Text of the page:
2. Know How to Recycle Plastic Bags
Shoppers worldwide use 500 billion single-use plastic bags each year, which often become part of the estimated 5.25 trillion pieces of plastic debris floating in our oceans. Because they take so long to break down, they contribute to the deaths of more than 100,000 marine creatures each year that get tangled in ocean plastic.
You might already know the impact that discarded plastic bags have on the environment, but did you know they usually can’t be processed by regular recycling plants? Instead, separate your plastic bags from the rest of your recycling and drop them off at a special plastic bag collection point — most grocery stores have them.
3. Make Your Morning Coffee at Home
You’re probably conscious of everyday recycling at home, but sometimes that mindset gets pushed aside when you’re on the run. Most disposable coffee cups, for example, are lined with polyethylene, which makes them nonrecyclable. It is estimated that every minute more than 1 million disposable cups are tossed in the trash. Invest in a reusable coffee cup instead.
4. Repair, Share and Reuse
Sweden is leading the way in recycling — it has sent only 1% of its waste to landfills since 2011. Much of their success comes from the Swedish ethos of miljönär-vänlig, a play on the Swedish words for environment and millionaire that suggests people can save cash as well as the environment by making, borrowing and recycling.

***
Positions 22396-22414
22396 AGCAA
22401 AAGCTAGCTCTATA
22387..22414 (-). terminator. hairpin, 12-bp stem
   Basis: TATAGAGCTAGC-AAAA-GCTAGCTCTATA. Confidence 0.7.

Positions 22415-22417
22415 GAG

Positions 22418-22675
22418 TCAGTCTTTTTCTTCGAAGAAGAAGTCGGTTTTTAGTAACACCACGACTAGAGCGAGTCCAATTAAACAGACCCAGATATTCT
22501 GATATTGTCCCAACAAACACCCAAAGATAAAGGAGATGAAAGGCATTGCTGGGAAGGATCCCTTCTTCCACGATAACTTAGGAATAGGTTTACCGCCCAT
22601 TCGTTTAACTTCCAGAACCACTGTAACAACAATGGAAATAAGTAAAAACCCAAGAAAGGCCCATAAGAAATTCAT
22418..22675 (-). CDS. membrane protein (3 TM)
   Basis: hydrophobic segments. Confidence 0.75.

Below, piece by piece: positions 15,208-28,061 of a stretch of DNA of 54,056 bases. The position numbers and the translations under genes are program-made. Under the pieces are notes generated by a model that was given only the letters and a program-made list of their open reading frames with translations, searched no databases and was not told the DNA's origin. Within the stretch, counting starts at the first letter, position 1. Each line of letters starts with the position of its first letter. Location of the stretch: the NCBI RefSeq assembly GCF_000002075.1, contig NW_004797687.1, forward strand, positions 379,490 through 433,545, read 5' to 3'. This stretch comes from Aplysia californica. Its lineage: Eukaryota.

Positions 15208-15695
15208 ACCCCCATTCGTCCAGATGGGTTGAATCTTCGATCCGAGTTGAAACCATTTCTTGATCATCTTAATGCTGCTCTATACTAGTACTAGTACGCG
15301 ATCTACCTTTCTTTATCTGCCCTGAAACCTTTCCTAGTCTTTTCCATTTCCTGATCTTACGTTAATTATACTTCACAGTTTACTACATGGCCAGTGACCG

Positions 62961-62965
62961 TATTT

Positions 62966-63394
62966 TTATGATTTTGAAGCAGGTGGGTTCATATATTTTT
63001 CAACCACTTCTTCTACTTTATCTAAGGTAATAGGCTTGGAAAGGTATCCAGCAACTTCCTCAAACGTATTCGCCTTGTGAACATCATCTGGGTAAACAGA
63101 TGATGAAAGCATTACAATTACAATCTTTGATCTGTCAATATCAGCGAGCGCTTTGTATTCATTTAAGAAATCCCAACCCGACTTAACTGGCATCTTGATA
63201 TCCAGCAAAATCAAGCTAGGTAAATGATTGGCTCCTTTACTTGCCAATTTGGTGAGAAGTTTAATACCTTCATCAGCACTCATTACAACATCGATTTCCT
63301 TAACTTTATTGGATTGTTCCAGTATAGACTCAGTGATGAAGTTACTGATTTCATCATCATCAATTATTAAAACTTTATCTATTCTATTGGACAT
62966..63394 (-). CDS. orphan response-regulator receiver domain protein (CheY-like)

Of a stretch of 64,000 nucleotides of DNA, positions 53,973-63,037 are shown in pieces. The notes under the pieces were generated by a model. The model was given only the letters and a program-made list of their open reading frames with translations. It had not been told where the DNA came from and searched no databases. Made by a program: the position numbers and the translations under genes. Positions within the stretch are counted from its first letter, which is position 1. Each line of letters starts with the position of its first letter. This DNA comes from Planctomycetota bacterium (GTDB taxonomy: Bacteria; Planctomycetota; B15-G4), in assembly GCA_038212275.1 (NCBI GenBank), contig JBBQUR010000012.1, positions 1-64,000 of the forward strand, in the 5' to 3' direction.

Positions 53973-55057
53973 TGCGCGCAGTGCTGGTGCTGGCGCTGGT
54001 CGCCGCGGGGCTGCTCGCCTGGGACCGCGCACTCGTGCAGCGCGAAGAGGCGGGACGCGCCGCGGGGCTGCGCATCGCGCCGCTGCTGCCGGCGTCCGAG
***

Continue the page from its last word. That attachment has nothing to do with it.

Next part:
Internalize this idea by repairing your damaged clothing instead of tossing it out, or by hosting a dress-swap party with your friends so your unwanted garments can find a new wearer. You can also wash your clothing with Downy Fabric Conditioner, which helps prevent pilling, stretching and fading in fabrics. And think of crafty ways to use items you’d otherwise toss: Jam jars can be turned into candleholders, and old tights can be used to store onions.
5. Wash and Squash
By cleaning your recycling before it goes in the bin, you reduce contamination and improve recycling efficiency. First, scrape off or remove any food leftovers or liquid. Then add a drop of Dawn Ultra Dish Soap and a small amount of water to containers and jugs, and swish vigorously for a few seconds before rinsing. Crush metal cans and squash plastic bottles to squeeze out excess air, and flatten cardboard boxes.
6. Think Beyond Paper, Tin and Glass
Before throwing out an item, think about whether it can be recycled:
- Mattresses are full of valuable materials and can be dropped off at your local recycling center.
- Take stock of small electrical appliances you no longer use, and drop them off at an electronics-recycling center.
- Look for battery-recycling boxes in your area.
- Ask your local optician’s office about recycling old reading glasses.
- Wrapping paper can be recycled as long as you remove the sticky tape and it doesn’t have foil or glitter on it.
Unfortunately, broken drinking glasses can’t be processed with your empty jars because the glass melts at a different temperature, and mixing in broken glass with recyclable glass can cause the whole container to be rejected. Instead, check with your local recycling center if you’re unsure.
While recycling alone won’t solve the world’s waste problems, it’s a terrific place to start — and it’s an easy habit to develop, too. With these tips, you can minimize the amount of trash you send to a landfill and help reduce the impact on our planet as well.